Castles in Somerset are rare. But attach a camera to a remote controlled helicopter and you can create amazing videos of one of the smallest: Nunney Castle.
Castles in Somerset run by English Heritage include Dunter Castle, Farleigh Hungerford and Nunney Castle.
Flying drones with or without cameras over English Heritage property is actually not permitted (although we certainly love watching them).
The official guidance says:
“Many of our visitors are greatly inspired by the beautiful properties, monuments and landscapes within our guardianship, and drones are becoming an increasingly popular way to record footage and capture stills of these places.
“As the English Heritage Trust we have a responsibility to care for and conserve our sites, and maintain the safety of our visitors, staff and volunteers. We therefore do not permit any unapproved drone use on or over English Heritage Trust sites.
“All pilots seeking permission to fly a drone or UAV must be registered with the Civil Aviation Authority (CAA) and all flights are subject to a strict approval process and a booking fee.”
Process for approval
English Heritage’s guidelines are very clear. All operators must submit the following documentation for consideration:
- a current and valid CAA ‘Permission for Aerial Work’ (PFAW);
- evidence of valid insurance cover;
- a risk assessment for the proposed flight;
- a method statement, to include a flight plan and a technical specifications document for all equipment to be used.
All operators must also attend a pre-booked recce visit with a member of English Heritage Trust staff prior to their flight. Any drone flying can only take place when a site is closed to the public.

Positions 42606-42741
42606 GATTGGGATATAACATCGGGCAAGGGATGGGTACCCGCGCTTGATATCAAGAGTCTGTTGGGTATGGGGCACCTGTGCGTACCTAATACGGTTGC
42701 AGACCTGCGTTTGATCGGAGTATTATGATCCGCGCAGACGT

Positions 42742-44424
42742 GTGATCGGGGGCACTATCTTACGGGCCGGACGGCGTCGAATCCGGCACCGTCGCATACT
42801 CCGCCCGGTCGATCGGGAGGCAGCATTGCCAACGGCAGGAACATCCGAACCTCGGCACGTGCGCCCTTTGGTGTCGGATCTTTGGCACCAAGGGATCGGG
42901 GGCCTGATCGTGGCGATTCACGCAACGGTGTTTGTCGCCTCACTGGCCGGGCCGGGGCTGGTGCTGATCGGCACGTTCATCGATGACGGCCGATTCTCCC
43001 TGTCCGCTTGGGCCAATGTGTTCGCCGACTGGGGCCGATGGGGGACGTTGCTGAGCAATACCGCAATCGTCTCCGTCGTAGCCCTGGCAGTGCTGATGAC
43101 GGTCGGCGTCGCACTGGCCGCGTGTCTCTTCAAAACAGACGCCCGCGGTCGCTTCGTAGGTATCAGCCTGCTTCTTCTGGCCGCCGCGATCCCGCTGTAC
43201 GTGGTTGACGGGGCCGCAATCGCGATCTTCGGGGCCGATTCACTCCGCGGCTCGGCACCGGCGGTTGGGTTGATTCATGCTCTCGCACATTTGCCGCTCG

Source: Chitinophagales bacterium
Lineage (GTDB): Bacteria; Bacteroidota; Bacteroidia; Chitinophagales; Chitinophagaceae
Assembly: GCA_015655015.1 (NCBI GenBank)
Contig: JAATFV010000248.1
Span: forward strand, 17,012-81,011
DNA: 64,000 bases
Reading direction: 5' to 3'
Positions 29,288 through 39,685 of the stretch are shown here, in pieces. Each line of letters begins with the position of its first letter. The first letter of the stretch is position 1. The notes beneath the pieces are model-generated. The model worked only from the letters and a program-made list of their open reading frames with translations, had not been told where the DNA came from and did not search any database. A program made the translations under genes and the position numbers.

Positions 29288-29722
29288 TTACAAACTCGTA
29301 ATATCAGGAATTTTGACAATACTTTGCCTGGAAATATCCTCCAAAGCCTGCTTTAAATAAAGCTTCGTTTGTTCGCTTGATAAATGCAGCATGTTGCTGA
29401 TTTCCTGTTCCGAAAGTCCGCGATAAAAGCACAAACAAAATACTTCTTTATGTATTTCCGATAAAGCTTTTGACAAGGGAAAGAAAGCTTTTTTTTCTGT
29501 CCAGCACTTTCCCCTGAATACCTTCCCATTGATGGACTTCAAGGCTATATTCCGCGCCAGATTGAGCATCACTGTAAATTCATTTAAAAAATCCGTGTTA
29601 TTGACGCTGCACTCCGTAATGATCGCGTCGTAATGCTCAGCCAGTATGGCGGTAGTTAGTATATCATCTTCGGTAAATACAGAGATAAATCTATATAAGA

English Heritage reserves the right to decline any application and will not approve requests from any pilot(s) seeking permission in return for rights of access to footage captured.
You can download an application form to apply for permission to fly a drone over any castles in Somerset on the English Heritage website.
Nunney Castle was built after 1373 by Sir John de la Mere, a local knight who was beginning to enjoy royal favour. It was extensively modernised in the late 16th century.
The castle was held for the King during the Civil War, but quickly fell to Parliamentarian cannon in 1645.
Not until Christmas Day 1910, however, did the gun-damaged portion of the wall finally collapse.
Farleigh Hungerford Castle
Castles in Somerset
Most castles in Somerset have long disappeared. A full list is available here.